About three months ago, I was perusing the book of Faces and tasting its virtual tapas-bar of entertainment. Amidst the adorable baby videos, outraged political rants, and quizzes that look deep into my soul and tell me which kind of 90’s fashion accessory I am, I happened upon a video from the Daily Show. Now I love me some John Stewart, so I clicked and watched a segment mocking the panic about Ebola possibly breaking out in the US. The clip was well-written, well-performed, and had biting commentary on the current state of human nature. These are all the elements that make me love the Daily Show. Except this time, it wasn’t funny. Not because the jokes weren’t good, or John was off, or it was inaccurate, but because I couldn’t laugh at Ebola. The jokes implied how removed we were from Ebola, but I didn’t feel that way. The physical dangers and effects, yes those were far away, but the other effects Ebola had on people? That was quite close.

Our local ward covers a suburban area right outside the city of Minneapolis. We have a high number of immigrants and refuges in the Twin Cities area (Minneapolis and Saint Paul), and in our ward, there are a lot of immigrants from Liberia. Some have been here many years, but I believe most have come here somewhat recently. All of them, however, have left family (sometimes immediate family) and friends behind. When the Ebola outbreak happened, I honestly didn’t pay much attention at first because it felt so distant. But when I’d go to Church, if any of our Liberian saints prayed in meetings, they passionately pleaded with God for understanding and hope and grace for their families and country. Their prayers were so fervent and sincere, especially compared to the reserved Minnesota Mormon tradition I come from, that it literally felt like my heart was getting pierced as I listened. Such a simple but intimate communication with God shot through my walls of indifference, apathy and ignorance reminding me of something important. These were my people too.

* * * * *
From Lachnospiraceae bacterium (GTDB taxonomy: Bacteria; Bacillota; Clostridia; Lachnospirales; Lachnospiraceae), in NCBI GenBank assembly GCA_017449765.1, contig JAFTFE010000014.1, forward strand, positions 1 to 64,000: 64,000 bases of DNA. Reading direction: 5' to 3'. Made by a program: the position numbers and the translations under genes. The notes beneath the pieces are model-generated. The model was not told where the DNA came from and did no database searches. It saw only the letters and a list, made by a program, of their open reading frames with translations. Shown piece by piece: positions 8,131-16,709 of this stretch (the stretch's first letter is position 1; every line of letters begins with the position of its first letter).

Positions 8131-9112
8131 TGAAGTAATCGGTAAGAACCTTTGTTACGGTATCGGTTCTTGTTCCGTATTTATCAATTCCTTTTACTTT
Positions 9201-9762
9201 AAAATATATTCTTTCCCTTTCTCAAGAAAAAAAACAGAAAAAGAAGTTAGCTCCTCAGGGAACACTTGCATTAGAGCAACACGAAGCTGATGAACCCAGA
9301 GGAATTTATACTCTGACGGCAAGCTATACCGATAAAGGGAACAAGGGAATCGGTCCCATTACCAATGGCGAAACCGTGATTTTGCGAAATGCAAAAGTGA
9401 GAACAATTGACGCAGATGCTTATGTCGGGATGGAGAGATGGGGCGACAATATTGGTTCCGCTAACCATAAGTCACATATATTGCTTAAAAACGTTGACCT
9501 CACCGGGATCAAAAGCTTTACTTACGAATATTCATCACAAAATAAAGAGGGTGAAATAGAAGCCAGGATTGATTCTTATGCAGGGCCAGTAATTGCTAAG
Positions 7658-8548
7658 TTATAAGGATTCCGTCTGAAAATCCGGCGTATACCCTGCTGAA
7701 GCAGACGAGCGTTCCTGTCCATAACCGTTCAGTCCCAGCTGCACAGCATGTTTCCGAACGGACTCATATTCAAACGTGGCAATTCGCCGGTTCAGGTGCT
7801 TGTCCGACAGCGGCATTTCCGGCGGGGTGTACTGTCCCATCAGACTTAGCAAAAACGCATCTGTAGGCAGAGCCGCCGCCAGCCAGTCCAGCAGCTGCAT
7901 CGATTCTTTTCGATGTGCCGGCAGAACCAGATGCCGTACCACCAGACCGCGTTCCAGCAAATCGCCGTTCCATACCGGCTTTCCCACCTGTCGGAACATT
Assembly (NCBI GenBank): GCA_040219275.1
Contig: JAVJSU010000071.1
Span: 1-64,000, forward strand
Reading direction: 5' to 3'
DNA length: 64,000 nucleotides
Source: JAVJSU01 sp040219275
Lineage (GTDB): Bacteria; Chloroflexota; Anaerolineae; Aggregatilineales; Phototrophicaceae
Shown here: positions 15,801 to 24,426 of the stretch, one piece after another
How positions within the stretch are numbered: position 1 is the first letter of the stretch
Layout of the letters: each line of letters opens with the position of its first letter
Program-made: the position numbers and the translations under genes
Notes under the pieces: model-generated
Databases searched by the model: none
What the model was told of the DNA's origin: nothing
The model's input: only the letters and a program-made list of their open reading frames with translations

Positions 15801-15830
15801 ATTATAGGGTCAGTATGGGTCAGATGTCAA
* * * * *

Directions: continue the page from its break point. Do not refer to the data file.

If I am truly to take my baptismal covenants seriously, I am entrusted with bearing the burdens of my brothers and sisters, even if those burdens originate in a land far away. This experience made me realize the real cost of an international church: Disasters and wars no longer happen to distant people far removed from us, they happen to our people. The world’s fate is our fate because our people are everywhere in it. The price is not money, but comfort. Our hearts must collectively expand to hold everyone’s burdens.

Art by Albena Vatcheva

Art by Albena Vatcheva

I used to think that sounded all perfect and lovely, and “la, la, la, we’re a world of happy love,” but now I see it’s not pretty getting there. Our hearts must be pierced and broken repeatedly to make more room. It’s painful. It’s messy. It’s sometimes brutal. But it’s also necessary if we want to know God and share in the kind of life He has. A life that shares in the joy and sorrow of every soul.

Of course it’s not always something dire that causes our hearts to expand towards one another. It can come bit by bit as we do what we can in our current circumstances. I can’t do much from here to fight Ebola, but I can pray for those involved. I can listen to and honor the stories of my brothers and sisters who have been through so much and who are wracked with worry. I can ask what is needed and do it. As I do these things, I can feel a small bit of apathy or indifference scraped away from my heart to make more room for love. I believe strengthening and expanding the borders of our own hearts creates the foundation we build Zion upon.

Another thing we can do is offer aid when we have the means to. If you are feeling a desire to help those outside your immediate circle, but aren’t sure how to start, please consider donating to the Liahona Children’s Foundation. Our blog has adopted a stake in Ta Khmau, Cambodia in the hopes that we can raise enough money to provide nutritional needs to the stake for one year. If you would like more information on the project with a detailed explanation on how to donate, please click here: Join With Us.

I wish you all an expansive holiday season!

Laurel is an actress and voice-over artist who lives with her husband and toddler in a soon-to-be-lovely little duplex (we're working on it) just outside Minneapolis. Like many Mormons her age, she enjoys stuff and doing things, and hopes that she can get even better at stuff so she can be a professional doer of things. She also thinks she maybe should not have written her bio when she was so tired.

All posts by